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A brief history of ketchup

Ketchup. Hamburgers seem naked without it. Nearly every American household has a bottle of it in the fridge. How did ketchup attain this status as America’s most popular condiment?

The humble roots of ketchup are closely linked to—you guessed it—pickles. Hundreds of years ago, the Chinese and Malaysians used the brine from pickled fish as dipping sauces. Known as kachiap, the sauce had a savory taste, flavored by the brine spices and fish.

In the 1600s, after traders brought the idea to Britain, the affluent classes there commonly served dishes with the rich brines from pickled walnuts and mushrooms. Eventually, the Brits began bottling these succulent condiments, calling them catsup.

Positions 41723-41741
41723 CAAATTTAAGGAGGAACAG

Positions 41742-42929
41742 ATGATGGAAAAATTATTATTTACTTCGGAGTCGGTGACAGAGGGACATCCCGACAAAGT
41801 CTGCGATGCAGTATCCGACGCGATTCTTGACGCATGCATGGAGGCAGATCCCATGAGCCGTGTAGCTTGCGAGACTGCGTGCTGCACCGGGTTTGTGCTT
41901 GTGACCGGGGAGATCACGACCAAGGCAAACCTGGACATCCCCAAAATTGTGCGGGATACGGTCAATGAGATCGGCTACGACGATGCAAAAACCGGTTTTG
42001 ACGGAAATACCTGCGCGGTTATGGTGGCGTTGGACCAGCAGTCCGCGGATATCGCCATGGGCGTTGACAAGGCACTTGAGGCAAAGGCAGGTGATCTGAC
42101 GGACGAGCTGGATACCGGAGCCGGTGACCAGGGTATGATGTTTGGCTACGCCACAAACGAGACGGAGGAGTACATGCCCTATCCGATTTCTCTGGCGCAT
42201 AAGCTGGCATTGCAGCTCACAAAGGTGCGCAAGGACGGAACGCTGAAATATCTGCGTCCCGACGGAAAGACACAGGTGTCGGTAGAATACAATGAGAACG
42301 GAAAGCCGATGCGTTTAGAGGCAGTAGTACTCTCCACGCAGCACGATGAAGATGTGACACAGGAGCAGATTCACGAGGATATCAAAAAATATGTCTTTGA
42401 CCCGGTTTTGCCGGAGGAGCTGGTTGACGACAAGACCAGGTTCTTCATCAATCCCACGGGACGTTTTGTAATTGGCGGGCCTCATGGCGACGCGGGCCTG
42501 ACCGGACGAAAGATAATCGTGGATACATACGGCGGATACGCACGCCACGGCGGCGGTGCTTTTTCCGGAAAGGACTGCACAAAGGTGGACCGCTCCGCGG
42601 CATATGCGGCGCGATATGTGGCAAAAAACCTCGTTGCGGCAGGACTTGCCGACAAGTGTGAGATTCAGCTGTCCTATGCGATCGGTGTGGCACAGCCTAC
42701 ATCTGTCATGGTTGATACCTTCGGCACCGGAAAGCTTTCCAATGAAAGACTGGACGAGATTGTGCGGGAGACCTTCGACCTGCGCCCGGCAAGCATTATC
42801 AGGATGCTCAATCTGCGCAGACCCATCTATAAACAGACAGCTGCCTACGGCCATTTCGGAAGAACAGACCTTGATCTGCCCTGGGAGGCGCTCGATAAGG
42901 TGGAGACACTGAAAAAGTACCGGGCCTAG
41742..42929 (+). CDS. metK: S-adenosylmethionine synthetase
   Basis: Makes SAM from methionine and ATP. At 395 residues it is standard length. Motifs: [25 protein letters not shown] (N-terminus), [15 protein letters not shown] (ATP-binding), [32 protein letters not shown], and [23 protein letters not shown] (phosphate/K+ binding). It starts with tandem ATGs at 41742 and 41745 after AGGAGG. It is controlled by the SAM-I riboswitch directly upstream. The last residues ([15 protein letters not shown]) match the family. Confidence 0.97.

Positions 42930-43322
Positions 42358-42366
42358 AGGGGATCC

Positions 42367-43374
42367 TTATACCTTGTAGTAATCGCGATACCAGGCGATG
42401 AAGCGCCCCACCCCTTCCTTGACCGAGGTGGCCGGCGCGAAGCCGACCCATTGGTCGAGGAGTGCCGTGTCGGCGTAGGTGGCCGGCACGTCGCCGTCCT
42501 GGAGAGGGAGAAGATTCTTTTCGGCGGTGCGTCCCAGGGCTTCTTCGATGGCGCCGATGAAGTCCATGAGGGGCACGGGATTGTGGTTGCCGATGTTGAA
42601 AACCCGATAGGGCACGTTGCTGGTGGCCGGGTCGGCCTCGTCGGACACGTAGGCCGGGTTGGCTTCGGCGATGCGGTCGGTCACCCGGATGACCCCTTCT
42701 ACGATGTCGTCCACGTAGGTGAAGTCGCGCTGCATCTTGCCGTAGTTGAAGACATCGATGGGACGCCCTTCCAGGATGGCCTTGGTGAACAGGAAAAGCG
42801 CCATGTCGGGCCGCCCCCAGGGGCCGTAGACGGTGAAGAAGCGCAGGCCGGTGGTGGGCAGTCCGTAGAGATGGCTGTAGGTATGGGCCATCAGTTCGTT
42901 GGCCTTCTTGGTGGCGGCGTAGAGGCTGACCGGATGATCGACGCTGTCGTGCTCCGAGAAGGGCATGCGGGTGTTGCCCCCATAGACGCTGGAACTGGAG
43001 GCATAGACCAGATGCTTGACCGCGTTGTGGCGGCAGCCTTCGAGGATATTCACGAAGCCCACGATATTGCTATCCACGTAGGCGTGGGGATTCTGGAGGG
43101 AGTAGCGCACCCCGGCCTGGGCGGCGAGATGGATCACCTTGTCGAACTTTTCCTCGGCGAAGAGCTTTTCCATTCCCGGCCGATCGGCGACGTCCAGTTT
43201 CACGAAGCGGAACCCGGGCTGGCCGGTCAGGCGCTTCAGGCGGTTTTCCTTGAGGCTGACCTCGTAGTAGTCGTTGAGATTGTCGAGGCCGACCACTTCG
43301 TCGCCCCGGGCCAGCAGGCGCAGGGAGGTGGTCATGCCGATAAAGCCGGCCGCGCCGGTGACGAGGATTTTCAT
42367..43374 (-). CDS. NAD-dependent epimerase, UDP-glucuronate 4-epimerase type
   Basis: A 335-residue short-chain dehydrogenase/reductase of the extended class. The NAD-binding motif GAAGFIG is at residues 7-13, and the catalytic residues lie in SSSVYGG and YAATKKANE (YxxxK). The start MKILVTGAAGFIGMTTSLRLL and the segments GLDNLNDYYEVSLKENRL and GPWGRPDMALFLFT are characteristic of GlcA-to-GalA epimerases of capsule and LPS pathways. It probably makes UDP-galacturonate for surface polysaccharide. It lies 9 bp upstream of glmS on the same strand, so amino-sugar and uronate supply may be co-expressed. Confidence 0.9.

Colonial Americans borrowed and tinkered with British catsup recipes, trying different vegetables and spices. At first, these catsups were usually tart, and also made with mushrooms and walnuts—in contrast to the sweetened tomato varieties available today at your local supermarket. But around the mid-nineteenth century, entrepreneurs exploited the American taste for sweet foods and sold catsup made with tomatoes, vinegar, sugar, cinnamon, cayenne, and salt. The growing popularity and availability of tomato catsup took off in the 1870s when the young Heinz company added a sweet tomato ketchup to its condiment line.


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